Cardi B has proven herself to be much more than a funny personality on social media or another reality TV star.

Born in the Bronx as Belcalis Marlenis Almanzar, Cardi B is an international mega-star. The "Bodak Yellow" rapper has accomplishments that far exceed her predecessors, including being the first female rapper on the cover of Vogue Magazine (along with her one-year-old daughter, Kulture). From her record-breaking and award-winning albums to her successes in the fashion industry (because her stylist never misses), Cardi has become a household name. To quote her own lyrics, Cardi's "little 15 minutes lasted long as hell."

Cardi has used her platform to expressed her political standings, most notably on Instagram. Her animated speeches denouncing #45 after the government shutdown at the top of 2019 was the first widely known instance of The rapper speaking not only passionately but rationally about American politics.

In fact, the queen is loud and extremely vocal about her decisions and where she stands on major issues. She has tweeted about her position on social security, supported Cynthia Nixon during her race for Governor of New York, and stood firm in her stance against performing for the Super Bowl in support of Colin Kapernick's peaceful protest. Time and time again, she’s demonstrated where her personal and political values lie.

So, Cardi’s tweets about running for Congress earlier this month shouldn't have been an entire shock. On January 12, Cardi tweeted, "I think I want to be a politician. I really love government even tho I don't agree with Government." This was followed by, "I do [feel] like if I go back to school and focus up I can be part of Congress. I deadass have soooo much ideas that make sense. I just need a couple years of school and I can shake the table."

The following day (Jan. 13), she continued discussing her political aspirations with fans (and haters) who responded with questions, some intrigued by her interests and some denouncing her desires altogether. She replied to negative comments from conservatives and supported "friendly debates" with opposition to discuss their differences. Cardi even responded to questions about her potential policy on gun control, promoting evaluations and training for gun holders.

Cardi has received support from Senator Bernie Sanders and her fellow Sanders protégé and Bronx-native, Congresswoman Alexandria Ocasio-Cortez (or as she should be nicknamed, The Notorious AOC).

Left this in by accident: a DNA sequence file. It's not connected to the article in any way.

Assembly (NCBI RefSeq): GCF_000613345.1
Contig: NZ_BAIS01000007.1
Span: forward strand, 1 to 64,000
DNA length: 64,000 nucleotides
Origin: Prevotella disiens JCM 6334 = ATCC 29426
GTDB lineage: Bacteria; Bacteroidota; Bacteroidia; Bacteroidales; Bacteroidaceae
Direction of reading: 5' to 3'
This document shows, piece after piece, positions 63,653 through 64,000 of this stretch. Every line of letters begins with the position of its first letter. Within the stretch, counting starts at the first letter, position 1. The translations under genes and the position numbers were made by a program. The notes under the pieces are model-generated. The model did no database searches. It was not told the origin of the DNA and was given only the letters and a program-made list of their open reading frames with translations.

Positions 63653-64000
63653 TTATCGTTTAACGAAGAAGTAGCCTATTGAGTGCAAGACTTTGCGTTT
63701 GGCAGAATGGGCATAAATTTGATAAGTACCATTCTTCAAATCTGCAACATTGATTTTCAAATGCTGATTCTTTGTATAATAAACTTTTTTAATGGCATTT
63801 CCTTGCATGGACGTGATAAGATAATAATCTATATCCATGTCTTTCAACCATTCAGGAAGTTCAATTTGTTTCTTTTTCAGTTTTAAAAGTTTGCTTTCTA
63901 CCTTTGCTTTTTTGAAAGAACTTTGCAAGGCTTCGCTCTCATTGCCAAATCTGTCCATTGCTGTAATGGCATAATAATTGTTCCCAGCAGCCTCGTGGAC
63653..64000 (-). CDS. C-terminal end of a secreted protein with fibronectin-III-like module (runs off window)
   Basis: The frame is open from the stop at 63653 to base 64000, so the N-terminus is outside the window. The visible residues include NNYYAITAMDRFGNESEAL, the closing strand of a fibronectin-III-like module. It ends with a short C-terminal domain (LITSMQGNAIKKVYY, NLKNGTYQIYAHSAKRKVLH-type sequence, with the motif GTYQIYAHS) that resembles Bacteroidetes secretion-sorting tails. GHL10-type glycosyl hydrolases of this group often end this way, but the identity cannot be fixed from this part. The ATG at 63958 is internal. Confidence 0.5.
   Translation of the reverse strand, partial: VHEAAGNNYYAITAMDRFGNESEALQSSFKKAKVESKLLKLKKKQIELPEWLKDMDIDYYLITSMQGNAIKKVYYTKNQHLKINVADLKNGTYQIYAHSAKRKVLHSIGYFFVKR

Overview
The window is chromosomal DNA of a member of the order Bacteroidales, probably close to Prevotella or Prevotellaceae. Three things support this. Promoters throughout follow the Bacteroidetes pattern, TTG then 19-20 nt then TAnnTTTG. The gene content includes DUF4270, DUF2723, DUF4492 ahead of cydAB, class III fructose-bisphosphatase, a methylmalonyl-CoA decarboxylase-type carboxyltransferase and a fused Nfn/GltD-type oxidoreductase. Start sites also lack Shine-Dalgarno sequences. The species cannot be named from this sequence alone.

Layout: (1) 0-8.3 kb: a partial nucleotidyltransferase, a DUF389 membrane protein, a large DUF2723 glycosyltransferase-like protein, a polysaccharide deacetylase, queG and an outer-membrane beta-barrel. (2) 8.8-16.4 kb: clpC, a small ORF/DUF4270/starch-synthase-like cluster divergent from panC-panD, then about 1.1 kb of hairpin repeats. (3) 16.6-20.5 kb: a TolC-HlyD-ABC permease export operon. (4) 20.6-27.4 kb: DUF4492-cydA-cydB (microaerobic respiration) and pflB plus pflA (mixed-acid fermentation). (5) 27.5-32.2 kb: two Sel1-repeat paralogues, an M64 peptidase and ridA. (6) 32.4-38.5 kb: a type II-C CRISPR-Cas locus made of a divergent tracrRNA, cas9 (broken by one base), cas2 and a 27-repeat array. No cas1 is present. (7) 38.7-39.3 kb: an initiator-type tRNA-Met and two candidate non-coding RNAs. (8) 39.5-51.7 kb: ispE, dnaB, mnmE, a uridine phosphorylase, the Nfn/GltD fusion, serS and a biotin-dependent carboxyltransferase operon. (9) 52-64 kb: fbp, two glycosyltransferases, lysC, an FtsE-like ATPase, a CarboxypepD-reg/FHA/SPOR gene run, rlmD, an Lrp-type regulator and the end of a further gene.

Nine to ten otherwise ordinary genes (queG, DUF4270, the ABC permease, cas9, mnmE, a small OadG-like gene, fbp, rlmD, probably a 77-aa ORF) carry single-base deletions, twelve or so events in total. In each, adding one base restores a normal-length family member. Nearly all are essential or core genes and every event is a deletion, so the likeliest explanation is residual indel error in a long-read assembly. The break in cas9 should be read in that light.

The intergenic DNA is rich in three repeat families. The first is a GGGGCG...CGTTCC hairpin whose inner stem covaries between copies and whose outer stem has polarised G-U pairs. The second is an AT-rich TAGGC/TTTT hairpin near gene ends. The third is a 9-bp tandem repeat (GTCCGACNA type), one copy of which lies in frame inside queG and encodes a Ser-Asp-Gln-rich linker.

Last summer, the rapper strived to educate young voters on the platforms of the presidential candidates. She sat down with The Bern to discuss current societal issues and the future of America. Before this meeting, Cardi asked her followers to submit questions they wanted to hear Senator Sanders answer; she chose the most popular, giving constituents a closer and more personal understanding of Sanders' platform and ideas. Afterwards, Sanders wrote in an Instagram post, "We had a great conversation about the future of America. ‬And let me tell you: Cardi B is right.‬ ‪Together, we'll get millions of young people involved in the political process and transform this country."

As a public figure, she already also has the support of much of the millennial and Gen-Z generation, which many current presidential candidates are trying to gain. With her relatable public image, social media popularity, and access to many major figures in politics and entertainment, she has a fair shot of winning more votes than one would first assume.

To run for Congress, Cardi B has to be 25 years of age, a U.S. citizen, and living in the state she's looking to be elected in. Cardi B is definitely within the age range (currently 27 years old) and, from public records, is a U.S.citizen currently living in Atlanta, Georgia.

Assuming Cardi takes the time to study constitutional law, as she promised, in a world of Kardashian lawyers and celebrity presidents, she has an extremely fair shot of winning a congressional seat. From her many political tweets, Instagram story rants, her love for government and its history, and sit-downs with political figures, Belcalis Marlenis Almanzar could not only win, she could make (dare I say) a difference.